My current workplace was amazing enough to give me time off right after I started working there to sit my ass on a beach in North Carolina for a week with my lovely family. Besides doing a lot of lounging, napping and catching up, we cooked every meal and ate and drank like spoiled kings thanks in part to the fact that my aunt owns two restaurants and my cousins are the front of house managers and wine buyers for one of them. I've surpassed my filet mignon quota for the year.
Also on hand, thanks to the great fishermen of the East Coast and the most amazing shanty of a fish market on a dock in Topsail Island: blue crabs. Lots of them. Cooked in beer and Old Bay. Maryland would be proud.
The only dreaded part of the trip was the actual traveling; 8 hours on planes and in airports is totally not awesome. I touched down at PDX at 11:30PM on Tuesday and got right back to work Wednesday. In a way it's been great to jump right back into it, but I'm just now kicking the last of the jet lag. Hitting a wall at 9PM during dinner service is far from ideal.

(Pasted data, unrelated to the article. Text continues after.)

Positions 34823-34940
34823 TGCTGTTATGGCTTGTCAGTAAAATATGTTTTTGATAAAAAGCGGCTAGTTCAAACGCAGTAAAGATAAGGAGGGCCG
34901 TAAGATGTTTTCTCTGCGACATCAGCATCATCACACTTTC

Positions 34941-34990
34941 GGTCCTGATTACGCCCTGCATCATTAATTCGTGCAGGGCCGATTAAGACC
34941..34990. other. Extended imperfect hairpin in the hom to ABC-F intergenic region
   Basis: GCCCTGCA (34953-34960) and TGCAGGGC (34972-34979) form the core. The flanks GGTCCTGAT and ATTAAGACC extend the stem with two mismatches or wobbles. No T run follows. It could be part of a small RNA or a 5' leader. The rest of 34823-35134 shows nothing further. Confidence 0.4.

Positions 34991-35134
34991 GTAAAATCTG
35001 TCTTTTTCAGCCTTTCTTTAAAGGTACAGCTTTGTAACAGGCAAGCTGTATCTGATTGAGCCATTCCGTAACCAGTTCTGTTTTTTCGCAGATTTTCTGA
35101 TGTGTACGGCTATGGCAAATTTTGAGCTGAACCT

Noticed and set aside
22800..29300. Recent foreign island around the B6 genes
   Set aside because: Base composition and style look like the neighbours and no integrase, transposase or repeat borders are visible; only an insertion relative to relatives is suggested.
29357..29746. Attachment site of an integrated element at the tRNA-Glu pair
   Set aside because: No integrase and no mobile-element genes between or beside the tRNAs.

What has been great is knowing I'm finally on a solid schedule. While I was extremely fortunate and happy to take this time off, I like having set hours and days that I can rely on. Is it part of getting older, craving some stability? While the job itself is refreshingly unpredictable in many ways, knowing where you're going to be and when you're going to be there is a small comfort.
Not to say it isn't a little rocky at first; I remember when I first started working at my previous restaurant, the most frustrating thing about the first few weeks was figuring out where everything was located, and my new restaurant is no different. The hotel pans, the China caps, the pint containers, all your various and sundry utensils and every individual ingredient you needed for your station--like an old cat lady who keeps her hair pins in tidy rows on the bathroom counter, every kitchen has its small idiosyncrasies into which you eventually step in line. Most of all, I hate pestering people to ask where things are, but as they say, it comes with the territory.
I can report that even though I'm still very fresh meat, my new job so far has been refreshing and fulfilling and slightly terrifying; in short, all the things I was hoping it would be. I miss my old coworkers a lot, but in my humble opinion, opening the doors to new opportunities and experiences is one of the best parts of cooking.